On July 5, 1852, the great orator Frederick Douglass delivered a speech on the “Meaning of the Fourth of July,” now considered one of the best speeches of the 19th century. Twelve years before the Civil War, and speaking as a man who had escaped enslavement, he pondered the meaning of celebrating independence when many were not free, were not even considered full human beings and citizens.
Join us as we listen to excerpts from the speech, and then consider together the impact of Douglass’ words not only on his audience in 1852 but on us today. How relevant are his words in today’s American culture? Our hope is that we are a place where we can have conversations about race, racism and racial justice that just aren’t happening very many places.
“Promises are the uniquely human way of ordering the future, making it predictable and reliable to the extent that this is humanly possible.”
~ Hannah Arendt
In an ethical world view, we are interconnected not only to those we meet in our daily lives, but also to those we will never meet — including those who live in the future. Just as those who lived before us have influenced our world, so we have some power to influence the future.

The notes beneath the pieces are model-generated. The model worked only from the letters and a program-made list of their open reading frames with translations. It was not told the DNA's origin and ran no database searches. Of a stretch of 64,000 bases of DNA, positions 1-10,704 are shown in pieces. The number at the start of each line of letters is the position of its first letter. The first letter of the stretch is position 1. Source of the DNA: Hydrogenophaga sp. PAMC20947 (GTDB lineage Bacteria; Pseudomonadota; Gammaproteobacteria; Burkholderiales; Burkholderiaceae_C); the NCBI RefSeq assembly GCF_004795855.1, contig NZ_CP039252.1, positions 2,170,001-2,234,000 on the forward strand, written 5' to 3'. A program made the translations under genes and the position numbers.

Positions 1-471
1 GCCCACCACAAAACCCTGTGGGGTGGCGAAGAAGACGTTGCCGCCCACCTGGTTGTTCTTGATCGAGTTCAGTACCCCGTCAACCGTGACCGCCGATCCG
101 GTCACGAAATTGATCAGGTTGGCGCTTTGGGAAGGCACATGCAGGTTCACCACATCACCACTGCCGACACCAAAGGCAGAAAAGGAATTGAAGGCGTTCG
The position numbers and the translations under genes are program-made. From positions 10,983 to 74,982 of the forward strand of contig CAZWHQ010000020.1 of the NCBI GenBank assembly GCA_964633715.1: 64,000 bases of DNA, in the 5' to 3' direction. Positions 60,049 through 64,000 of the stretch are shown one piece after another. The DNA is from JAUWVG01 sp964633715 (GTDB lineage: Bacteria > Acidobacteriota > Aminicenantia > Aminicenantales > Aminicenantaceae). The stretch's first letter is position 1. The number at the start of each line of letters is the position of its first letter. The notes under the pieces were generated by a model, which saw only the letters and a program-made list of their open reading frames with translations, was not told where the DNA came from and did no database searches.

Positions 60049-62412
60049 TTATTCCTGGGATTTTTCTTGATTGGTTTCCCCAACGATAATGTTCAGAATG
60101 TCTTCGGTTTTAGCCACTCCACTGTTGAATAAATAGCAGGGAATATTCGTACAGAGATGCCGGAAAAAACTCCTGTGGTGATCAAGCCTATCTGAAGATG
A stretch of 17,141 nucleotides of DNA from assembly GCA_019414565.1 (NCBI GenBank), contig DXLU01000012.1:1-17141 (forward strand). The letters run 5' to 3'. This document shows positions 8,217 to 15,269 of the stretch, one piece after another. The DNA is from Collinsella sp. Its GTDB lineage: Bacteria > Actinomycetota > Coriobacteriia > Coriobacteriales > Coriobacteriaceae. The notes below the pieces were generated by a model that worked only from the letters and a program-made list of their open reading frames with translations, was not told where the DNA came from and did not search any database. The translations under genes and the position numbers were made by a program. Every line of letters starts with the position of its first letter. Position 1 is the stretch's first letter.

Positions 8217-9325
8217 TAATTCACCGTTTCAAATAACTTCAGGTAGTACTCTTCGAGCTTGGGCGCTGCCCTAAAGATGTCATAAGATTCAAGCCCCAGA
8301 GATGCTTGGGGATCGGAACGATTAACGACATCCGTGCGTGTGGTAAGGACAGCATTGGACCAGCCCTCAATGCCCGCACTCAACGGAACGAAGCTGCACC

If our ethical view were to be only about reciprocity and quid pro quo, we couldn’t make promises to the future, because the future can’t return the favor. If we understand that those who came before us shaped our options today, sometimes limiting and sometimes expanding our choices, then we know we do have an effect on the future as well. So if we accept responsibility for the future, we need to move beyond an ethical view that is purely about reciprocity, expecting back in return for what we give.
Clergy Leader Jone Johnson will explore these themes in her next platform address.
Honoring Black History Month: Black women were among the courageous many who opposed the institution of slavery in America and worked for its end. They fought not only slavery, but assumptions that the speaker’s lectern was an unfit place for a woman, especially if the audience was mixed men and women, and assumptions that African Americans and former slaves were not fit for mixed racial company. Hear about some of the lesser-known women abolitionists (including Frances E. W. Harper and Charlotte Forten Grimké), plus a few most have heard of and can learn more about (Harriet Tubman, Sojourner Truth), and their contributions to the anti-slavery movement of their day.